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Couple have home repossessed after a €500k spending spree


44 Villa Park Navan Road Dublin.

44 Villa Park Navan Road Dublin.

44 Villa Park Navan Road Dublin.

A DUBLIN couple who, according to a judge, once owned six houses and blew more than €500,000 on themselves in a spending spree, have lost their family home.

Judge Jacqueline Linnane in the Circuit Civil Court yesterday granted Ulster Bank Ireland a possession order against Anthony and Miriam Freeman for their Villa Park Gardens home on Dublin's Navan Road.

Barrister John Donnelly told the court the Freemans borrowed €460,000 from the bank in 2003 and currently the balance on the mortgage stood at €590,000, which included arrears of €190,000. He said the Freemans had not made repayments since July 2013.

illness Anthony Freeman, who was not legally represented, told the court his wife could not attend because of illness and they were disputing the amount being claimed by the bank.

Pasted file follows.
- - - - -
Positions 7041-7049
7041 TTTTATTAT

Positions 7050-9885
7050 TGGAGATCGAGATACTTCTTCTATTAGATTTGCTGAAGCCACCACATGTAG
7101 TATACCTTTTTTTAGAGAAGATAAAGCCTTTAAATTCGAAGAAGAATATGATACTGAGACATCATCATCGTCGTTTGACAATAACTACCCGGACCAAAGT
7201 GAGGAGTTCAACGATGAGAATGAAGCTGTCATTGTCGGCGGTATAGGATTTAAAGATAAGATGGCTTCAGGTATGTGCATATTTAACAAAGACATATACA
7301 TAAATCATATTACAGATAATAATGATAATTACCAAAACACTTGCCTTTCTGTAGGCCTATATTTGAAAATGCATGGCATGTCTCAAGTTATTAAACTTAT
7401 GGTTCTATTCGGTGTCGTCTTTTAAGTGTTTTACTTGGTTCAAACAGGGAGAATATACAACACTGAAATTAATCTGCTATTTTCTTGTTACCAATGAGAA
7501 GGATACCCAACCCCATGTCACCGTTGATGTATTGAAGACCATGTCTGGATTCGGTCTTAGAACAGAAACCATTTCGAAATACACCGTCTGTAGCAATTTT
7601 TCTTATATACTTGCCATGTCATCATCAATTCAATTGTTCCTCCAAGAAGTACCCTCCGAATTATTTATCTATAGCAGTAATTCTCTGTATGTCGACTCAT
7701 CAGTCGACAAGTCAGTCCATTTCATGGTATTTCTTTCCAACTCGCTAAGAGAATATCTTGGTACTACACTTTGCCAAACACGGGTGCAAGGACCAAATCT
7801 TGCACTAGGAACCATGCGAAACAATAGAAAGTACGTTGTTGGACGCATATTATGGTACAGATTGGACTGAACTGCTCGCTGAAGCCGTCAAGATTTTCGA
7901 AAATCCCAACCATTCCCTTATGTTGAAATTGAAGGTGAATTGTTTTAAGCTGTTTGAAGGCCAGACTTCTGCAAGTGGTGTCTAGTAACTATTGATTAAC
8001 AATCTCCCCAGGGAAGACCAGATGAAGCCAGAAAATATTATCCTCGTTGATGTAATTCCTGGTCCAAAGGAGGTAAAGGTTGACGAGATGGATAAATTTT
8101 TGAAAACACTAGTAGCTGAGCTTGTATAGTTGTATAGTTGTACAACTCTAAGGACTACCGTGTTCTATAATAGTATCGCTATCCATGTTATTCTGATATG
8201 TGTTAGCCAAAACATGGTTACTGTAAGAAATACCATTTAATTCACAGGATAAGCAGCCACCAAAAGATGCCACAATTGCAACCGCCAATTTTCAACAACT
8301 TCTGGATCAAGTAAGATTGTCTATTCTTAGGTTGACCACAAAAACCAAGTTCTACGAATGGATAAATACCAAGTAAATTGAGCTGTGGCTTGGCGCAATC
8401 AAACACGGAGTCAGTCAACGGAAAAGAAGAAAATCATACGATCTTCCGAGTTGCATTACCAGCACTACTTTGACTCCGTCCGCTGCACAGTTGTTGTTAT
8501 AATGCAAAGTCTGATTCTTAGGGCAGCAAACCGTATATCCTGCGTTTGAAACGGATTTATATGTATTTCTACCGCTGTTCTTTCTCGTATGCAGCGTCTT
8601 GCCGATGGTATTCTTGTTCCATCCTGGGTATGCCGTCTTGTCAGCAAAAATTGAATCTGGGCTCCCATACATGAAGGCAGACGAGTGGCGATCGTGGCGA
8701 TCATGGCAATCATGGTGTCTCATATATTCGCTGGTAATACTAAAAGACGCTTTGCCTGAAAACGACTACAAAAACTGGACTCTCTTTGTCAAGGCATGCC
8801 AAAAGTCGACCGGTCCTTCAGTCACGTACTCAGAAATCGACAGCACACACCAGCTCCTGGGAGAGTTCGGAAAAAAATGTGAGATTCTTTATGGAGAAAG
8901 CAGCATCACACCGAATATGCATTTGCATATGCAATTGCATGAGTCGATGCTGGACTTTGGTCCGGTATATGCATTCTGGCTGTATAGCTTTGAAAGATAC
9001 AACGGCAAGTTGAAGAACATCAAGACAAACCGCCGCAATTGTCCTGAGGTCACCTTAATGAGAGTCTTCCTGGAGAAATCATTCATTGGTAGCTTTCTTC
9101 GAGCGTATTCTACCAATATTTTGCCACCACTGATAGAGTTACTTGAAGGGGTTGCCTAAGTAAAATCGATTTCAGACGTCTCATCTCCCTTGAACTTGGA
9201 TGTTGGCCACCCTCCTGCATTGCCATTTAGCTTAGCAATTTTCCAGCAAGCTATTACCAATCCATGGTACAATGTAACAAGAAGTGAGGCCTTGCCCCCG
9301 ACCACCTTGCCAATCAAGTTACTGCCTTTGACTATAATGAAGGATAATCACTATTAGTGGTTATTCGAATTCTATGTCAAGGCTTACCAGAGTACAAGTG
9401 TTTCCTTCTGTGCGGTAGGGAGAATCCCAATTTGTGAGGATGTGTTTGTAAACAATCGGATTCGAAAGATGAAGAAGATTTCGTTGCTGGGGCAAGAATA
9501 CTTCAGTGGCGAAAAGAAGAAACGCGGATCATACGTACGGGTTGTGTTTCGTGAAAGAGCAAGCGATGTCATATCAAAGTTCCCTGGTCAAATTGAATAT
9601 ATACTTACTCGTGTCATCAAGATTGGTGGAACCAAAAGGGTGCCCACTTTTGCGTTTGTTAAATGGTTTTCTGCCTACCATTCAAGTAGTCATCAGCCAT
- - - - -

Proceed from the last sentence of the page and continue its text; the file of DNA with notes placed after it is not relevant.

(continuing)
Judge Linnane said yesterday that the Freemans had been given a final opportunity of saving their home and she was satisfied that all bank documents relating to the proceedings were in order and that 44 Villa Park Gardens was the security given against the mortgage.

She made an order for possession against the Freemans and granted them a stay of three months to facilitate their finding alternative accommodation.

Earlier, Mr Donnelly had told the court that the Freemans in this case were repeating issues made in a High Court commercial investment case against Bank of Scotland, all of which had been rejected by Judge McGovern.

Judge McGovern had stated in his judgment that the couple between 1996 and 2006 had bought six houses in Dublin at Huntstown Drive, Huntsdown Wood and Willow Wood, Blanchardstown, and at Ventry Drive and Drumcliffe Drive, Cabra West and Dunsink Green, Finglas.

surplus He said this had been financed by First Active Building Society and later re-mortgaged with Bank of Scotland for €1,406,000.

When the First Active debt had been paid the couple had been left with a surplus in excess of €546,000 which they had spent on themselves over a period of 16 months.

Judge McGovern said the evidence clearly showed that the Freemans had gone on a spending spree with the surplus, both buying expensive cars and at least one holiday in the US, drawing down just under $60,000 (€53,000).

He said Miriam Freeman had been unable to explain why so many substantial cash withdrawals had been made and why the money had not been applied towards their investment property business.

Judge Linnane awarded Ulster Bank its costs in recovering the property.